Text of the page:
Genome-wide Association Meta-analysis of Childhood and Adolescent Internalizing Symptoms

Eshim S. Jami, Anke R. Hammerschlag, Hill F. Ip, Andrea G. Allegrini, Beben Benyamin, Richard Border, Elizabeth W. Diemer, Chang Jiang, Ville Karhunen, Yi Lu, Qing Lu, Travis T. Mallard, Pashupati P. Mishra, Ilja M. Nolte, Teemu Palviainen, Roseann E. Peterson, Hannah M. Sallis, Andrey A. Shabalin, Ashley E. Tate, Elisabeth ThieringNatàlia Vilor-Tejedor, Carol Wang, Ang Zhou, Daniel E. Adkins, Silvia Alemany, Helga Ask, Qi Chen, Robin P. Corley, Erik A. Ehli, Luke M. Evans, Alexandra Havdahl, Fiona A. Hagenbeek, Christian Hakulinen, Anjali K. Henders, Jouke Jan Hottenga, Tellervo Korhonen, Abdullah Mamun, Shelby Marrington, Alexander Neumann, Kaili Rimfeld, Fernando Rivadeneira, Judy L. Silberg, Catharina E. van Beijsterveldt, Eero Vuoksimaa, Alyce M. Whipp, Xiaoran Tong, Ole A. Andreassen, Dorret I. Boomsma, Sandra A. Brown, S. Alexandra Burt, William Copeland, Danielle M. Dick, K. Paige Harden, Kathleen Mullan Harris, Catharina A. Hartman, Joachim Heinrich, John K. Hewitt, Christian Hopfer, Elina Hypponen, Marjo Riitta Jarvelin, Jaakko Kaprio, Liisa Keltikangas-Järvinen, Kelly L. Klump, Kenneth Krauter, Ralf Kuja-Halkola, Henrik Larsson, Terho Lehtimäki, Paul Lichtenstein, Sebastian Lundström, Hermine H. Maes, Per Magnus, Marcus R. Munafò, Jake M. Najman, Pål R. Njølstad, Albertine J. Oldehinkel, Craig E. Pennell, Robert Plomin, Ted Reichborn-Kjennerud, Chandra Reynolds, Richard J. Rose, Andrew Smolen, Harold Snieder, Michael Stallings, Marie Standl, Jordi Sunyer, Henning Tiemeier, Sally J. Wadsworth, Tamara L. Wall, Andrew J.O. Whitehouse, Gail M. Williams, Eivind Ystrøm, Michel G. Nivard, Meike Bartels, Christel M. Middeldorp

Research output: Contribution to journalArticlepeer-review

21 Citations (Scopus)


Objective: To investigate the genetic architecture of internalizing symptoms in childhood and adolescence. Method: In 22 cohorts, multiple univariate genome-wide association studies (GWASs) were performed using repeated assessments of internalizing symptoms, in a total of 64,561 children and adolescents between 3 and 18 years of age. Results were aggregated in meta-analyses that accounted for sample overlap, first using all available data, and then using subsets of measurements grouped by rater, age, and instrument. Results: The meta-analysis of overall internalizing symptoms (INToverall) detected no genome-wide significant hits and showed low single nucleotide polymorphism (SNP) heritability (1.66%, 95% CI = 0.84-2.48%, neffective = 132,260). Stratified analyses indicated rater-based heterogeneity in genetic effects, with self-reported internalizing symptoms showing the highest heritability (5.63%, 95% CI = 3.08%-8.18%). The contribution of additive genetic effects on internalizing symptoms appeared to be stable over age, with overlapping estimates of SNP heritability from early childhood to adolescence. Genetic correlations were observed with adult anxiety, depression, and the well-being spectrum (|rg| > 0.70), as well as with insomnia, loneliness, attention-deficit/hyperactivity disorder, autism, and childhood aggression (range |rg| = 0.42-0.60), whereas there were no robust associations with schizophrenia, bipolar disorder, obsessive-compulsive disorder, or anorexia nervosa. Conclusion: Genetic correlations indicate that childhood and adolescent internalizing symptoms share substantial genetic vulnerabilities with adult internalizing disorders and other childhood psychiatric traits, which could partially explain both the persistence of internalizing symptoms over time and the high comorbidity among childhood psychiatric traits. Reducing phenotypic heterogeneity in childhood samples will be key in paving the way to future GWAS success.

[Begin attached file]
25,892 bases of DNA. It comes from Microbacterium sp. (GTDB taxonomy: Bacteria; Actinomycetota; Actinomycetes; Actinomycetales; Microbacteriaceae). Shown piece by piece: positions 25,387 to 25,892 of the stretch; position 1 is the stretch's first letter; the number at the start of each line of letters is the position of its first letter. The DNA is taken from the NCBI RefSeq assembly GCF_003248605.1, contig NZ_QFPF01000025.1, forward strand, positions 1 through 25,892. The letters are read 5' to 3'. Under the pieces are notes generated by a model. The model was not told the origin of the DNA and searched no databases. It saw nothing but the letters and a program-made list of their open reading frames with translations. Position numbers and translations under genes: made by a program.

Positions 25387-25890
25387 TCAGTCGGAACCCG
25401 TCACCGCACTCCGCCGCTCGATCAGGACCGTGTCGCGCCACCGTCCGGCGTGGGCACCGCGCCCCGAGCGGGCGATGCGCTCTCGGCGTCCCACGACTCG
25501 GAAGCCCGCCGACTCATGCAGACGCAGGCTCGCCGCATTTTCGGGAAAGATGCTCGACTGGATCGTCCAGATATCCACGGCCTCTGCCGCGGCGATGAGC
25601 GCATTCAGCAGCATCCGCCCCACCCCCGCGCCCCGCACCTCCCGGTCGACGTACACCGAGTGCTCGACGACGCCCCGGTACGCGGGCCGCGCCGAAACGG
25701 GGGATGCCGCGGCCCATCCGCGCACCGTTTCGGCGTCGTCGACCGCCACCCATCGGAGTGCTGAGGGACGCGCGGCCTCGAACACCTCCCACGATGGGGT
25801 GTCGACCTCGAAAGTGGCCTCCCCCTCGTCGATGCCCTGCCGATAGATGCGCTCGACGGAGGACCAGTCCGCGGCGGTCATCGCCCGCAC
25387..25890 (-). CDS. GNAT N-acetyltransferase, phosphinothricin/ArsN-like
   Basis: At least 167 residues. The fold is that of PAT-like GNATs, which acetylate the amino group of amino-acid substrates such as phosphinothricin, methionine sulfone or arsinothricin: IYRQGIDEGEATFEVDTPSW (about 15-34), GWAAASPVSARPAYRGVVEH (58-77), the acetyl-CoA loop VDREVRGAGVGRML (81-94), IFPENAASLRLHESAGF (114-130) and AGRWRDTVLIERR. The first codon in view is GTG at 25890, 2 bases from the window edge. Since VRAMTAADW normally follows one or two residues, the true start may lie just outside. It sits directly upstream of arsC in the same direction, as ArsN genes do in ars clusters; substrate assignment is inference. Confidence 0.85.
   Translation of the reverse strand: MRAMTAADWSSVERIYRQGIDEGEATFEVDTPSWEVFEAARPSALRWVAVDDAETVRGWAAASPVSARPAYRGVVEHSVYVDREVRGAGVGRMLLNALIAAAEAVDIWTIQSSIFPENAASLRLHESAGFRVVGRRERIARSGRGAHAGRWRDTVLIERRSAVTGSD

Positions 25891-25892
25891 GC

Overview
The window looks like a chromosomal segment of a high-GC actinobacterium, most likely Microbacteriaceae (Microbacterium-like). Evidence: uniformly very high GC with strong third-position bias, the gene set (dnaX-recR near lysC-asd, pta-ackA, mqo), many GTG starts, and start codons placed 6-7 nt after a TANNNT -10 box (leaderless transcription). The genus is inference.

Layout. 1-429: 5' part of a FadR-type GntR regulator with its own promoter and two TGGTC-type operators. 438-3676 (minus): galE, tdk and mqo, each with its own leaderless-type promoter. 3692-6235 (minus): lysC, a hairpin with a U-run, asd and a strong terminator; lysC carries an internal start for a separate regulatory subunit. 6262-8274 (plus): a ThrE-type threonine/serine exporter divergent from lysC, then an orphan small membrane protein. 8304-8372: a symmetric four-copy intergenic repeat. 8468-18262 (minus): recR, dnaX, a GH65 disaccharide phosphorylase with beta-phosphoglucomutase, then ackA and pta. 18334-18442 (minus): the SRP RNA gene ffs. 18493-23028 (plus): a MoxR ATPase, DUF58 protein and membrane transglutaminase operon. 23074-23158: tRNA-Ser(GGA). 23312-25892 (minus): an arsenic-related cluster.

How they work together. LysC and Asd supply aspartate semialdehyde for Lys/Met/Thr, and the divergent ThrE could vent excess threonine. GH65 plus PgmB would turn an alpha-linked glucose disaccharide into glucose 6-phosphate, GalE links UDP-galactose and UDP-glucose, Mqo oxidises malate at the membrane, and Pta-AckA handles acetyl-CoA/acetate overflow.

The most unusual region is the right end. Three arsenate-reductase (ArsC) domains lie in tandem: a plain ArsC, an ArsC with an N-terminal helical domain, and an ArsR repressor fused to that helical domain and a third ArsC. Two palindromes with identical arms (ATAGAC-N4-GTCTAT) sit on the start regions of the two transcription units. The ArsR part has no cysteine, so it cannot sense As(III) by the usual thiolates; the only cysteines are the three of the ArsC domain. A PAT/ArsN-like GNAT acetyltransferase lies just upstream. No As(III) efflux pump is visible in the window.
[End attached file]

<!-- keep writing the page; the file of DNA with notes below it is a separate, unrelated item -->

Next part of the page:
Original languageEnglish
Pages (from-to)934-945
Number of pages12
JournalJournal of the American Academy of Child and Adolescent Psychiatry
Issue number7
Publication statusPublished - Jul 2022


Dive into the research topics of 'Genome-wide Association Meta-analysis of Childhood and Adolescent Internalizing Symptoms'. Together they form a unique fingerprint.

Cite this